instance, the first day speakers from Asia, America, Africa will
speak, the next day from Europe and the final decisions will be made.

WHO: A list of organisations and persons, who have so far confirmed
their participation in the symposium:

* Ahmet Kulaksiz, he lost his two daughters Canan and Zehra during
the death fast in Turkey
* Ex-political prisoners from Turkey (and Europe)
* Wainer Burani, a lawyer from Italy, who will speak about the
prisons in Italy and the Anti-Terror-Law
* Gianfranco di Maio, a doctor from Italy, who will speak about the
force-feeding measurement
* Mohammed Safa, a representative of the Al Khiam Rehabilitation
Centre for Torture Victims, he will speak about the Lebanese
prisoners in the Zionist prisons.
* Ibrahim Mahajna, a lawyer who lives in Ramallah and is member of
the Palestinian Human Rights Commission. He will speak about the
situation of the prisoners at Ansar 3.
* Marcella della Donne, professor at the La Sapienza University in
* A representative of the Cuban Embassy in Rome and probably a lawyer
who is the brother of one of the "Cuban 5", who are imprisoned in
* Representatives of the Austrian Committee "Free the Cuban Five"
* Haidi Giulani, mother of Carlo Giulani, who was killed by police
during the demonstrations in Genoa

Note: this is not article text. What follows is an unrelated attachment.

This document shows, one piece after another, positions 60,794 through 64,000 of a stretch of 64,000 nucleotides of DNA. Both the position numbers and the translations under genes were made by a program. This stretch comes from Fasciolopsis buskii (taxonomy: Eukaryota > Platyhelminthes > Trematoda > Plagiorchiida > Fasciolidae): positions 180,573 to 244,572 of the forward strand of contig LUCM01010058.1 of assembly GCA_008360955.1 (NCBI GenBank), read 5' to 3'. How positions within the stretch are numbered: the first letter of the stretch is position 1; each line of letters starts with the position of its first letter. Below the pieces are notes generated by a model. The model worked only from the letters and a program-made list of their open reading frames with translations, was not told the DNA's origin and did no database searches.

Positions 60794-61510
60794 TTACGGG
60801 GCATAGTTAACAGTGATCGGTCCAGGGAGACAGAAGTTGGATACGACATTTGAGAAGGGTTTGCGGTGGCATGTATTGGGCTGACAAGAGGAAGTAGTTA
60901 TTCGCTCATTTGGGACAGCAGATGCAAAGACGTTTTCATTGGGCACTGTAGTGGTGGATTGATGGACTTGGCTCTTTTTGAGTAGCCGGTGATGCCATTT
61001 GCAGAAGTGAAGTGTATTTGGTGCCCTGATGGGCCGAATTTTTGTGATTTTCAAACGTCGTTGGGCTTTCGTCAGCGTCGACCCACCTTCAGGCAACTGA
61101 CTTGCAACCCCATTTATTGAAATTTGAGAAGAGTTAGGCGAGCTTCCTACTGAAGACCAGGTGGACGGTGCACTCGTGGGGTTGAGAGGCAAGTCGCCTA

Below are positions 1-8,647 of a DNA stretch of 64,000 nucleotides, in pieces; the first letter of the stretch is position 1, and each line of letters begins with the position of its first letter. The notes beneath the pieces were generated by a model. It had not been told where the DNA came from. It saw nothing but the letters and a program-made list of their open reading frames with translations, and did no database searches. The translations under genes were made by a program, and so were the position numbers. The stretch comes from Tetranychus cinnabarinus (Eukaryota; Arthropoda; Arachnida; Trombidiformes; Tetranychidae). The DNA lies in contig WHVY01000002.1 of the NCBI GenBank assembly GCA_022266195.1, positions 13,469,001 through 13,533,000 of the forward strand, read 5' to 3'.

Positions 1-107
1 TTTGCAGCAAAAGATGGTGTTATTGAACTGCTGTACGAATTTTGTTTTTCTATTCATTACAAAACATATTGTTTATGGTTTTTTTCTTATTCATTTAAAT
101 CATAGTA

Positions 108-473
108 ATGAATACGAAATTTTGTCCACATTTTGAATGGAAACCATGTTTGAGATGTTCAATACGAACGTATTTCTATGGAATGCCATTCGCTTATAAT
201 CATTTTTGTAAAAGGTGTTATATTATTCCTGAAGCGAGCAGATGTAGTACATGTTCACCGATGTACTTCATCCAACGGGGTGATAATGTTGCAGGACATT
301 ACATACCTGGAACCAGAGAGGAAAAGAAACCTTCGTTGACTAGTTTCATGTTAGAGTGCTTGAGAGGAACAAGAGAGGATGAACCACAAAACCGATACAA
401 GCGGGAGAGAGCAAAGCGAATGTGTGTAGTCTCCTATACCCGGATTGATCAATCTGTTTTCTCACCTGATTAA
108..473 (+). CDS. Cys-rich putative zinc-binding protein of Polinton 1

* Representatives of Behatokia, the Basque Observatory for Human
* Rote Hilfe (Red Help)
* A representative of the London-based Irish Political
Status Committee


Call 0031-20-675 09 26
or 0032-2-280 2228;


Please feel free to comment on the contents of the Plough. We welcome
political comments and criticisms.

If you know of anybody who might wish to receive the Plough please
send his or her e-mail address to

If you wish to receive back copies of the "The Plough" Please e-mail
to stating which numbers you wish.

To unsubscribe to the Plough please send e-mail
entitled "unsubscribe" to

It is the policy of the Plough to acknowledge information and
articles from other sources.

Subscribe to the bi-monthly
"The Starry Plough/An Camchéachta"
P.O. Box 1981, Derry, BT48 8GX, Ireland.

Fighting Fund/Donations
To: The Starry Plough
First Trust Bank, Derry, BT48 6BU
Account No. 14986015 Sort Code No. 93-86-10 (Pairtí Poblachtach Sóisialach na
h-Éireann) (James Connolly Society) (James Connolly Archive)

The new Republican Socialist Forum from Derry IRSP:

No comments: